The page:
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Homeland Security and you

Cryptography expert David Holtzman explains how the ambiguous boundaries of the Homeland Security Act guarantee that many things will get reported to the government that have nothing to do with terrorism.

The "killer app" remains the computer industry's holy grail. That's geek-speak for a feature so useful that people will buy the product just to have it.

It also carries the stronger marketing connotation of necessity, as in "we can't sell these gizmos without a killer app!" Without one, good technology often has to sit out the dance. Personal cryptography, one of these wallflower technologies waiting for over a decade, is now finally ready to rock. In this case, though, its killer app is not software, but the recently passed Homeland Security Act.

Part of this act legalizes and actually encourages ISPs to read their customers' e-mail and turn in anyone that they deem suspicious. The company must use a "good faith" effort to determine whether there is an "immediate threat to a national security interest." This shields them from litigation in the unlikely event anyone ever finds out they got ratted out. But the ambiguous boundaries of the bill guarantee that many things will get reported to the government that have nothing to do with terrorism.

Anyone who has anything to hide should be seriously considering a little crypto in their lives--even if they don't have anything to hide, but someday might. It doesn't have to be related to terrorism. This is also a good time to reflect on how often e-mail has been showing up as evidence in government cases, or that some of the damning Lewinsky notes published by the Starr investigation were deleted e-mails that she hadn't even sent.

Smart people are going to soon realize that sending a plain text e-mail through a commercial ISP is like misplacing a signed confession. This growing awareness will stimulate plenty of demand for encryption.

Cryptographic tools are inexpensive and they work. There are commonly available utilities that, once installed, will sign or encrypt e-mail, chat and IM sessions. Others use checksums--checks on the amount of data to make sure that it hasn't been altered--to make tamperproof files or steganography to hide information inside pictures or music. The best of these, like PGP (Pretty Good Privacy), open their source code for peer review, increasing the comfort of their users that a "back door" hasn't been slipped in.

Those old enough to remember the 1991 release of PGP might recall that it agitated military types more than if they had been handed a bowl of Pho by Jane Fonda at a Veterans of Foreign Wars meeting.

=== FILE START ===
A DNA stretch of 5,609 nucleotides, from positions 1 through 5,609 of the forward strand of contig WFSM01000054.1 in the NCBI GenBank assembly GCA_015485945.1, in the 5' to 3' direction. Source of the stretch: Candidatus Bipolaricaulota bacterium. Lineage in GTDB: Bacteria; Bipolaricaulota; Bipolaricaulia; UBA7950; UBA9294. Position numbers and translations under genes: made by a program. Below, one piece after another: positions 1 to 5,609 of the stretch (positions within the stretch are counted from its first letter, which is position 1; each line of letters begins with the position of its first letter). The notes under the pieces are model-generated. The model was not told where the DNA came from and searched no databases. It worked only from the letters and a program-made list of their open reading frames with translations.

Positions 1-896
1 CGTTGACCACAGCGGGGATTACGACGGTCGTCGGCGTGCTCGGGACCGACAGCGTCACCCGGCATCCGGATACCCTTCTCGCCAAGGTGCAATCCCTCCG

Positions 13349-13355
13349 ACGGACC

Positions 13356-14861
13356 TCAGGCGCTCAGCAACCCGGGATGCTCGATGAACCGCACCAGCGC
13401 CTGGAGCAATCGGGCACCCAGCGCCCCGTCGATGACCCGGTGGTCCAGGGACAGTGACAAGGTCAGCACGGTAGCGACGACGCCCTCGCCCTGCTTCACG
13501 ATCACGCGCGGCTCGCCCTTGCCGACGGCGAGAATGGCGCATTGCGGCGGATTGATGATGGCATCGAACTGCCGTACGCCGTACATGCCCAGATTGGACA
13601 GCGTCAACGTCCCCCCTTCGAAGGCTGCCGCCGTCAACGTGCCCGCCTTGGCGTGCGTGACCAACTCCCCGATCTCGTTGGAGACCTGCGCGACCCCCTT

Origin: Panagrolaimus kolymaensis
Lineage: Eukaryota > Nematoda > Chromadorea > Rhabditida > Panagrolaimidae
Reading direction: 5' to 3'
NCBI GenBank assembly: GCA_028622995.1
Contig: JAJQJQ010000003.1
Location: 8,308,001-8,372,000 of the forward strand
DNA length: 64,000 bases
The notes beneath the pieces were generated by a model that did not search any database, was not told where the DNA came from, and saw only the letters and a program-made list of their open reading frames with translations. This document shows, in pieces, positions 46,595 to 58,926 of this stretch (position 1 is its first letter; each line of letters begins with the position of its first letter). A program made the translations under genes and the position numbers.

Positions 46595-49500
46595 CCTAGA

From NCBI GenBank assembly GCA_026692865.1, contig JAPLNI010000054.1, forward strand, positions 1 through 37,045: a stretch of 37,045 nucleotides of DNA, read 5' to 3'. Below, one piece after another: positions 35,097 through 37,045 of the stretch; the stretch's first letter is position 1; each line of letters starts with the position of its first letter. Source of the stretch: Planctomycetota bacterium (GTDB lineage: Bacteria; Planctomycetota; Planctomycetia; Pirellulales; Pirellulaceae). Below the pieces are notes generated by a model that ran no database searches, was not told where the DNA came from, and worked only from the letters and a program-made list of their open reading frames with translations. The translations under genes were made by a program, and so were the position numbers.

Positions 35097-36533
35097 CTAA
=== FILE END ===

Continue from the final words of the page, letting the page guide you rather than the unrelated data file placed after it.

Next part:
Smart people are going to soon realize that sending a plain text e-mail through a commercial ISP is like misplacing a signed confession.
The intelligence agencies claimed public access to strong encryption would make it impossible for them to do their jobs. This led to a brouhaha over the Clipper Chip, a compromise measure that would relax encryption controls, but with a price.

The gotcha was that the encryption gadget incorporated an algorithmic lockbox, a government skeleton key for rummaging around in digital closets.

But the Clipper Chip sailed away with no one onboard and restrictions on crypto were loosened anyway. PGP and other personal encryption tools were relegated to the hope chests of the paranoid, along with tinfoil hats and Area 51 travel guides. After the novelty wore off, the complexity of using encryption easily overcame curiosity, because there was no compelling need, and it was cumbersome to install. The diehards who still digitally signed their e-mail started to seem a little, well, odd.

Widespread acceptance of encryption will finally come about as a reaction to institutionalized data voyeurism.
But now, as Kurt Cobain said, "Being paranoid doesn't mean they're not out to get you." An added thought for passive resisters is that encrypted strings stick like a bone in the throat of search engines. Data miners, bots and Carnivore clones choke when they try to digest them. In fact, the cost of searching through this amount of encrypted traffic will be several orders of magnitude more than what's currently allocated.

Cultural habits quickly change when accelerated by practical circumstances. Widespread acceptance of encryption will finally come about as a reaction to institutionalized data voyeurism. Some will revive the Clipper Chip debate and suggest that crypto be made illegal because it is antithetical to the spirit of Homeland Defense and perhaps a little bit subversive.

People who hide things must have something to hide, right? Damn straight.